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Why the Great Outdoors is REALLY Great for Seniors (and everyone else)

 

For many of us, much of our childhood was spent playing outdoors—kicking the can in a back alleyway, searching for tadpoles in the creek, riding bikes everywhere and anywhere or playing mumbly peg in the backyard (yikes). Remember the feeling of excitement and energy you got? The rush of discovery and feeling totally alive?

 

There’s something about the great outdoors—whether it’s as small as a patch of wildflowers in a nearby park or the view from atop a mountain—that speaks to our souls and inspires, rejuvenates and transforms us. And we’re not just saying that to be all hippy-dippy. It’s been proven that being outdoors can improve sleep, boost moods, reduce the need for pain medication, fill you up with Vitamin D, strengthen relationships and more.

 

As we age, it can be harder and harder to get out and get mobile. But as with any journey, it’s only the first step that’s the hardest. By making outside adventures a focus in your life, you’ll be amazed at how many benefits you can reap.

 

A Healthier You

Let’s start with the hard, quantifiable facts: being outside just makes you a healthier person. Studies have shown that individuals recovering from surgery have shown a decrease in pain, shorter times in the hospital and a quicker path to full health from being exposed to natural light and fresh air.

 

For the normal and non-recovering-from-things folks, being outdoors has been proven to boost white blood cell count, which helps build a stronger immune system. Vitamin D levels increase, too (since, as we all know, the sun is the natural producer of this vitamin), which means protection from a variety of illnesses such as some cancers, heart disease and osteoporosis. And a study done by the University of Chicago in 2015 shows that just living in an area with lots of trees lowers stress levels and blood pressure.

 

On the mental health side, a University of Michigan study states that seniors who spend time in nature can improve attention span and memory performance by 20 percent. One big reason, they speculate, is because natural settings are much less stressful than an urban environment, which automatically helps minds relax and focus.

 

A More Energetic You

Being outside just naturally raises energy levels. You’ve more than likely experienced that yourself. (And if you haven’t, a University of Rochester study says that 90 percent of individuals experience a higher level of energy from being outside.) Being energetic has all sorts of positives, such as—well—continuing to be energetic and active, a brighter and sunnier mood and generally feeling better.

 

Another way your energy level rises from being outdoors? You sleep better. Ever heard anyone say, “All that fresh air has made me tired?” Generally, that’s because when you’re outside, you’re doing some sort of exercising, which is proven to help you sleep better. That means you wake up more energetic, which has you exercising more, and sleeping even better…and so on and so forth.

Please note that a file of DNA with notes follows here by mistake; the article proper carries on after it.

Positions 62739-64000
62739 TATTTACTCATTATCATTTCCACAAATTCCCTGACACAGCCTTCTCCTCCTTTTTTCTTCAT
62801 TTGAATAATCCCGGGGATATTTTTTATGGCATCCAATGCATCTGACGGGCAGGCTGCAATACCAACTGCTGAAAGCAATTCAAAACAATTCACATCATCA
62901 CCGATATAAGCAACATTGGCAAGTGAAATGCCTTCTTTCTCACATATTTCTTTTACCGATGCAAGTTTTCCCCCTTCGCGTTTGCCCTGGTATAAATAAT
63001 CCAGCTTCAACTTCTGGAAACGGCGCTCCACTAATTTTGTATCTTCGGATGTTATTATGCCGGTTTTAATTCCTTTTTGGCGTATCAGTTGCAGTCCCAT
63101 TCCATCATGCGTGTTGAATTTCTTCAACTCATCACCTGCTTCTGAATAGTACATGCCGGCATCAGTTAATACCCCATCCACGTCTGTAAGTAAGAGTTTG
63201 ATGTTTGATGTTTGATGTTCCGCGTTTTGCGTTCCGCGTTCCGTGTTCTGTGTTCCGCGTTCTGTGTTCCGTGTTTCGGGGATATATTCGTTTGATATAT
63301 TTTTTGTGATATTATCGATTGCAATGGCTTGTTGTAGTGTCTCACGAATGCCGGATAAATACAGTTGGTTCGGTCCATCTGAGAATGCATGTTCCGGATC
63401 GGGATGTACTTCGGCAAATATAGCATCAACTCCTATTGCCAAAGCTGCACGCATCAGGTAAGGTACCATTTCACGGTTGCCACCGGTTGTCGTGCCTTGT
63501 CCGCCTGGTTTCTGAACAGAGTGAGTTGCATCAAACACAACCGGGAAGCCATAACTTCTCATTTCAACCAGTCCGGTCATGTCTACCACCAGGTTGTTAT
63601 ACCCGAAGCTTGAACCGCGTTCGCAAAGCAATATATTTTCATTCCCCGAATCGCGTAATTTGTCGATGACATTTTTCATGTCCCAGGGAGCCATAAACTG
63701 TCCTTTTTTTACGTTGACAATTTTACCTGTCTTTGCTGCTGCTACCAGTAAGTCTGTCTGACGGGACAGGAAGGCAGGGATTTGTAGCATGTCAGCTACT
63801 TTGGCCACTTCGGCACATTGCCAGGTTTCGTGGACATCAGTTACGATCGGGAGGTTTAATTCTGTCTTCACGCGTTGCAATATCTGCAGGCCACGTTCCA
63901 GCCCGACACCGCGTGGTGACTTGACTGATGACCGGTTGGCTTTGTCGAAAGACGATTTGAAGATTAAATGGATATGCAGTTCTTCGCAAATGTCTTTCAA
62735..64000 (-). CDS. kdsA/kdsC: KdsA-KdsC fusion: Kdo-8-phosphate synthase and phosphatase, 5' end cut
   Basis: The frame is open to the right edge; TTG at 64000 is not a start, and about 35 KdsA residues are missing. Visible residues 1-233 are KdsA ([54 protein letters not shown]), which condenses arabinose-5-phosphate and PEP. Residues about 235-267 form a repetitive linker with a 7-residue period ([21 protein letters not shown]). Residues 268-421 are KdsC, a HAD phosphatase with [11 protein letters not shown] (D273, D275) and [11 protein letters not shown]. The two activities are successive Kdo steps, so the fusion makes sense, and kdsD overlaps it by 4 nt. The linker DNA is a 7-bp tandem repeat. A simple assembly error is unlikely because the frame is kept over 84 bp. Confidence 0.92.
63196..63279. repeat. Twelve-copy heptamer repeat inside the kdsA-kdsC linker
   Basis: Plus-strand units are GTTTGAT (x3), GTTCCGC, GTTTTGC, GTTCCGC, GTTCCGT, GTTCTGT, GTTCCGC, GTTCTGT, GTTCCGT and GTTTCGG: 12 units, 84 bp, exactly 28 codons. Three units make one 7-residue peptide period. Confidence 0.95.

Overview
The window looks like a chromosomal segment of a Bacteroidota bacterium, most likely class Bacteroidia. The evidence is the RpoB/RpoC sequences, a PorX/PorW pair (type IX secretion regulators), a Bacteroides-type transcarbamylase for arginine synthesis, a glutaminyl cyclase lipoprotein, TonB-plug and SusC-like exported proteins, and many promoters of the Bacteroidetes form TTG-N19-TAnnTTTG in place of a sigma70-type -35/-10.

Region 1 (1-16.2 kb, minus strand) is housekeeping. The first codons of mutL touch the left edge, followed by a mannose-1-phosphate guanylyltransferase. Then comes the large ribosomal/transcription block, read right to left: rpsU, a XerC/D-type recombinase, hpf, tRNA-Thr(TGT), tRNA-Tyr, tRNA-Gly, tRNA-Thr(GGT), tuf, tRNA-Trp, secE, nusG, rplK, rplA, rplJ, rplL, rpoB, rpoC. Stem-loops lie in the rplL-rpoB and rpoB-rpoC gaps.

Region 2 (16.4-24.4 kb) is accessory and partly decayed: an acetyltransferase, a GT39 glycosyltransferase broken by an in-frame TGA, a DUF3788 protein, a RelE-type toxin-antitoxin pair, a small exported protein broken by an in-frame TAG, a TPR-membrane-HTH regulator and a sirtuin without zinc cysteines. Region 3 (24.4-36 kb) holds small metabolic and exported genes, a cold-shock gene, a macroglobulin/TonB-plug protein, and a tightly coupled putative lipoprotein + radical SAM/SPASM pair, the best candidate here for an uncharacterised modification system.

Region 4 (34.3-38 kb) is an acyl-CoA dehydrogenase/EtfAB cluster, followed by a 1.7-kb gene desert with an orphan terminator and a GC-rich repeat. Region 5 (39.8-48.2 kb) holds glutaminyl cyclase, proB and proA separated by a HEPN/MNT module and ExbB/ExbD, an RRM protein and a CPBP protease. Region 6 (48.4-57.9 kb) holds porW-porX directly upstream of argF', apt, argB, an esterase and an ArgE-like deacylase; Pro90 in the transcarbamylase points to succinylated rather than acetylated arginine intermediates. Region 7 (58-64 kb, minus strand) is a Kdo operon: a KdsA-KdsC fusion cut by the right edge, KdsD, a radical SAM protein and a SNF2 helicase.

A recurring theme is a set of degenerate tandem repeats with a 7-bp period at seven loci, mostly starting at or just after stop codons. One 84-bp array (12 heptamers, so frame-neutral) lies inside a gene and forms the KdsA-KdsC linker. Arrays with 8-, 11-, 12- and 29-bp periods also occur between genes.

A Happier You

When you feel better physically, you feel better emotionally. But happiness doesn’t stem just from physical benefits. According to the University of Michigan, getting out in the great outdoors is an antidepressant that doesn’t need a prescription. Chalk it up to the sounds, sights, smells and experience surrounding you—from the sounds of a babbling brook or chirping birds to the smell of grass to the sight of blooming flowers.

 

Another way the outdoors make you happy is by interacting with other people. It might be by participating in group walks or bird watching outings. Or it could be an intramural sports team, a volunteer group dedicated to cleaning up a particular area or a group of gardeners choosing to brighten up a public place with their green thumbs. Being involved with others forms relationships, which does wonders to reduce isolation, loneliness and boredom.

 

A Longer-Living You.

In 2016, Harvard University discovered that people who live surrounded by nature lived 12 percent longer than other individuals—no matter their race, age or socioeconomic status. The survey, which polled 100,000 women, showed that individuals surrounded by plants and trees dropped their chances of dying from respiratory illness by 34 percent, and decreased cancer death by 13 percent.

 

Experts suggest that it has to do with the fact that planting vegetation helps the environment in many ways, like reducing air pollution and cleaning water naturally. And sure, we’re all about science and trust the facts. However, looking at all the other benefits that being outdoors offers—physically, mentally and spiritually—we think there’s a little more going on than just “plants help the environment.”

 

No matter how old or young you are, the results are in—being outdoors is “naturally” good for you from improving your mood to getting your blood pumping and more. And best of all? It’s absolutely free—no gym membership required. So strap on your walking shoes and get ready to walk your way to a healthier, happier and better you. (Just remember to wear sunscreen!)